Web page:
Woodridge Estate Attorney

Our Estate Lawyers in Woodridge County Provide Peace of Mind

Are you confident your wishes will be carried out upon your death? While not a pleasant subject, this question is one that is important to answer. In order to ensure that your family is cared for and that you control what happens to your estate, you must act now. In addition, you should have plans in place which state your wishes if you become incapacitated and are unable to communicate what medical treatments you do or do not want.

While Illinois has an estate tax on the wealthiest families — those with more than $4 million in assets — estate planning is not just for the rich. People of modest means benefit from pre-planning to ensure that their property will be distributed promptly and according to their personal wishes.

If you die without having a valid will or trust, then your assets will be divided in keeping with the state’s “intestacy laws.” In Illinois, this usually means your spouse gets at least half and your children split the remainder. Otherwise, your estate is divided among your nearest living relatives. In those cases where no living relatives exist, the state will take your property.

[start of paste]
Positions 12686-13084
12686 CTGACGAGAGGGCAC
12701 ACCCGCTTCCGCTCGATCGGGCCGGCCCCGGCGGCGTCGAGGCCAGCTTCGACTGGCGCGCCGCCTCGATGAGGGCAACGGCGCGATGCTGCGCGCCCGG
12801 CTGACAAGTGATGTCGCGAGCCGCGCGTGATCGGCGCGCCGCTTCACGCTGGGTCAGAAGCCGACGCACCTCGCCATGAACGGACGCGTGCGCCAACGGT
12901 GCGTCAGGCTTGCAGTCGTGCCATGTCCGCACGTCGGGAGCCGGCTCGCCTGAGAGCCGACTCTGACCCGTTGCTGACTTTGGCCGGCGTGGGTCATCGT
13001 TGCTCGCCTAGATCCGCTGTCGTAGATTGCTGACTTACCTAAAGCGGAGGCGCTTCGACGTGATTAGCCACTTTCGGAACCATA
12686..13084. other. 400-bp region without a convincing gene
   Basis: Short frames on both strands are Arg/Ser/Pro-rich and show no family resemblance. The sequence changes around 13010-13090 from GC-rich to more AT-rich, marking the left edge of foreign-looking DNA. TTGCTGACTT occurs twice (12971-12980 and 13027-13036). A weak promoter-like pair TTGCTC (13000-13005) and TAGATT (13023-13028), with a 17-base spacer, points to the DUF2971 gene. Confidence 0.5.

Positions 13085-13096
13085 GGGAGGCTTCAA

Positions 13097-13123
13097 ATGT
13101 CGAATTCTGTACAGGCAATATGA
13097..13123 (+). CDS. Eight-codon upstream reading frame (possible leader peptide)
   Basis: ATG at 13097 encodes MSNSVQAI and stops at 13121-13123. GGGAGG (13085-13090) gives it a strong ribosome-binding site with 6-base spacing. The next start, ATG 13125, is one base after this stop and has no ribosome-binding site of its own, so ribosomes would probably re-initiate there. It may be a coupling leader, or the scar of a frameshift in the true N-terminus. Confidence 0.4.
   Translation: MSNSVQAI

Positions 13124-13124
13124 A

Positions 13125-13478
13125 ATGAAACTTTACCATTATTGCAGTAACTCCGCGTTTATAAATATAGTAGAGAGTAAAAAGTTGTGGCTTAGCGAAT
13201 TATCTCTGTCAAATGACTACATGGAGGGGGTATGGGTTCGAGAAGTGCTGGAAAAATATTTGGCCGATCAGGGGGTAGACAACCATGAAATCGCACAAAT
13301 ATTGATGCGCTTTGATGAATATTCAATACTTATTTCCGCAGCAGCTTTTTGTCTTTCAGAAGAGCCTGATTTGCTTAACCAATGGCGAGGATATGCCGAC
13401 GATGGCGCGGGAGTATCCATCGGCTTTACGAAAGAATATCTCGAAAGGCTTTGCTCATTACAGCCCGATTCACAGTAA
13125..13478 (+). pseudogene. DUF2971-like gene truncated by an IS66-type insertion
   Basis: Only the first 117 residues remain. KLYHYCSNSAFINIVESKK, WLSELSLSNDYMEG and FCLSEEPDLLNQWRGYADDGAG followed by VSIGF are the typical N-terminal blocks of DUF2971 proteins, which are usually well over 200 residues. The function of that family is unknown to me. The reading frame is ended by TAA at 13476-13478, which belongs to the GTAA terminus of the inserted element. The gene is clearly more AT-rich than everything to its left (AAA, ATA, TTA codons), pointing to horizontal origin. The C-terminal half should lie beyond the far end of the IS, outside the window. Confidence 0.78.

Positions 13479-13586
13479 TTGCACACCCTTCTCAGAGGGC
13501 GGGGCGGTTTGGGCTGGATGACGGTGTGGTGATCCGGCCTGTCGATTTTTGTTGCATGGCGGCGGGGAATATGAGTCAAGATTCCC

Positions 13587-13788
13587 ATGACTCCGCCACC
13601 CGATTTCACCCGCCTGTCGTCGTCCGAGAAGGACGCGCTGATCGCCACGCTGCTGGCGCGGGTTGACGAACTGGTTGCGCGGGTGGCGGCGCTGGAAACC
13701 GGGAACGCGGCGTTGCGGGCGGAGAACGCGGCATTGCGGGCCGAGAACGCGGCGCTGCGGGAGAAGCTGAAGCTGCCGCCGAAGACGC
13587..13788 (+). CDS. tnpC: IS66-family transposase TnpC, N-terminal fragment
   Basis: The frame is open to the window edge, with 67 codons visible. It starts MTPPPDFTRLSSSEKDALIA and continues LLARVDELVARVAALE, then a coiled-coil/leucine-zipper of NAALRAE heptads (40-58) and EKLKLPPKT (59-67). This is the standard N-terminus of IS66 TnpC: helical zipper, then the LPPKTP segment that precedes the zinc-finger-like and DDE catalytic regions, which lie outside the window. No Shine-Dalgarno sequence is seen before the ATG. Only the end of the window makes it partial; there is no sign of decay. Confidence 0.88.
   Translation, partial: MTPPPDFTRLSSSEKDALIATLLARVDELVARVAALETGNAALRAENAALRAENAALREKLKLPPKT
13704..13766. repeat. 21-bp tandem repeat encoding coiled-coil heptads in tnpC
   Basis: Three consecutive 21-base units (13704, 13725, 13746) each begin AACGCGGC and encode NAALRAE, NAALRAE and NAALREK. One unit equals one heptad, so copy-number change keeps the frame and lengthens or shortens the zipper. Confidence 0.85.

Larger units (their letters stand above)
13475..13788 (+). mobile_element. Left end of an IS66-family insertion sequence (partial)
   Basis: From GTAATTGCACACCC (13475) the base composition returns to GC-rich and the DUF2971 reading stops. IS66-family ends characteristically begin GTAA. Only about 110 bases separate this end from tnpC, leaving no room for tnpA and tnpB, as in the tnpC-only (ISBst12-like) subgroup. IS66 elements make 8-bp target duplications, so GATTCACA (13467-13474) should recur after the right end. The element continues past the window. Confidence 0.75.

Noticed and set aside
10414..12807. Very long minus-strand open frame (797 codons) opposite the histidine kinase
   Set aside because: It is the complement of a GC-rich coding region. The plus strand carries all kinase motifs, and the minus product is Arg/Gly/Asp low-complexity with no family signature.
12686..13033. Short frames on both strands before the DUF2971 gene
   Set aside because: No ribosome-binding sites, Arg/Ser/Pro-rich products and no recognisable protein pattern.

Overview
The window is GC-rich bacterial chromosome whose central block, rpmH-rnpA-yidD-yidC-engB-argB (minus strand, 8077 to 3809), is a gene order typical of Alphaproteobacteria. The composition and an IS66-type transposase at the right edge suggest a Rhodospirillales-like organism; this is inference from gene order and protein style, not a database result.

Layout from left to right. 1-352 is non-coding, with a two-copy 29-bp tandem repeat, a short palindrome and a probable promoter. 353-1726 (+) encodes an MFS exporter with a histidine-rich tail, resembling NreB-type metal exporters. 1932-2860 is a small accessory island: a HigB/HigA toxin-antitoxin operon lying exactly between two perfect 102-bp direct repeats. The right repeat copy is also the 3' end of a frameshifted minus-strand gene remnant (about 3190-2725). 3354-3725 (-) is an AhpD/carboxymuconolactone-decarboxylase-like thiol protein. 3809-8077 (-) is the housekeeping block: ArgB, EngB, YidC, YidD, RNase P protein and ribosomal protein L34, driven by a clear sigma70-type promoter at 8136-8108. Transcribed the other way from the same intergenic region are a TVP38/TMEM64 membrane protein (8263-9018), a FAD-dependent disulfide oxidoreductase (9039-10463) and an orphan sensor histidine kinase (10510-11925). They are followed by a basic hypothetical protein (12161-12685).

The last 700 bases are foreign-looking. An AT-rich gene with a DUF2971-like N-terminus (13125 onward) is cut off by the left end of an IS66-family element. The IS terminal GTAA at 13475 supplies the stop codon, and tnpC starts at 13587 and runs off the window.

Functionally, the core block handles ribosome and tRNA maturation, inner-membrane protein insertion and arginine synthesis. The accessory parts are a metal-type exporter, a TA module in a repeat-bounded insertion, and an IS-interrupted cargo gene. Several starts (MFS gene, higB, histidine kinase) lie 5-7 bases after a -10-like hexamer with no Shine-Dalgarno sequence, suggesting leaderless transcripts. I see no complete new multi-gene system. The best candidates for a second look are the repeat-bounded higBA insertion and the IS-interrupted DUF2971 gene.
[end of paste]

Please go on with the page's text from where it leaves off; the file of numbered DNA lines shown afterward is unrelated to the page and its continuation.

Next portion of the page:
CREATING AND EXECUTING A VALID A WILL OR TRUST THAT SPELLS OUT YOUR WISHES ALLOWS YOU TO DETERMINE THE DISTRIBUTION OF YOUR PROPERTY.

The experienced and compassionate Woodridge estate planning attorneys at Wolfe & Stec, Ltd., always focus on our clients’ needs and feelings and understand that every client’s personal, family and economic situations are unique. We work with you to organize your assets, identify your goals, and make sure your planning documents are created correctly, providing you the peace of mind that you have done right by yourself and your loved ones. We offer a free initial consultation at our office locations in Woodridge and Chicago.

Planning for Your Future

Understanding What You Need to Do

One of the greatest gifts you can give to yourself and your loved ones is a thoughtfully created and executed estate plan. The peace of mind these documents provide is considerable; they allow you to make important decisions with a clear mind and take the pressure off your loved ones in times of distress.

Your estate planning documents can:

  • Identify an individual to make all healthcare decisions on your behalf should you be unable to do so for yourself.
  • Outline the plan for the distribution of your assets upon your passing
  • Identify the individual or individuals who will be responsible for your minor children (or older children with special needs) after you pass away
  • Alleviate the need for probate, saving time, money, and aggravation.

Our estate planning attorneys in Woodridge can help you determine exactly which documents you need and the best way to structure them.

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A Woodridge Estate Attorney Can Guide You Through the Process

The Documents You Need in Illinois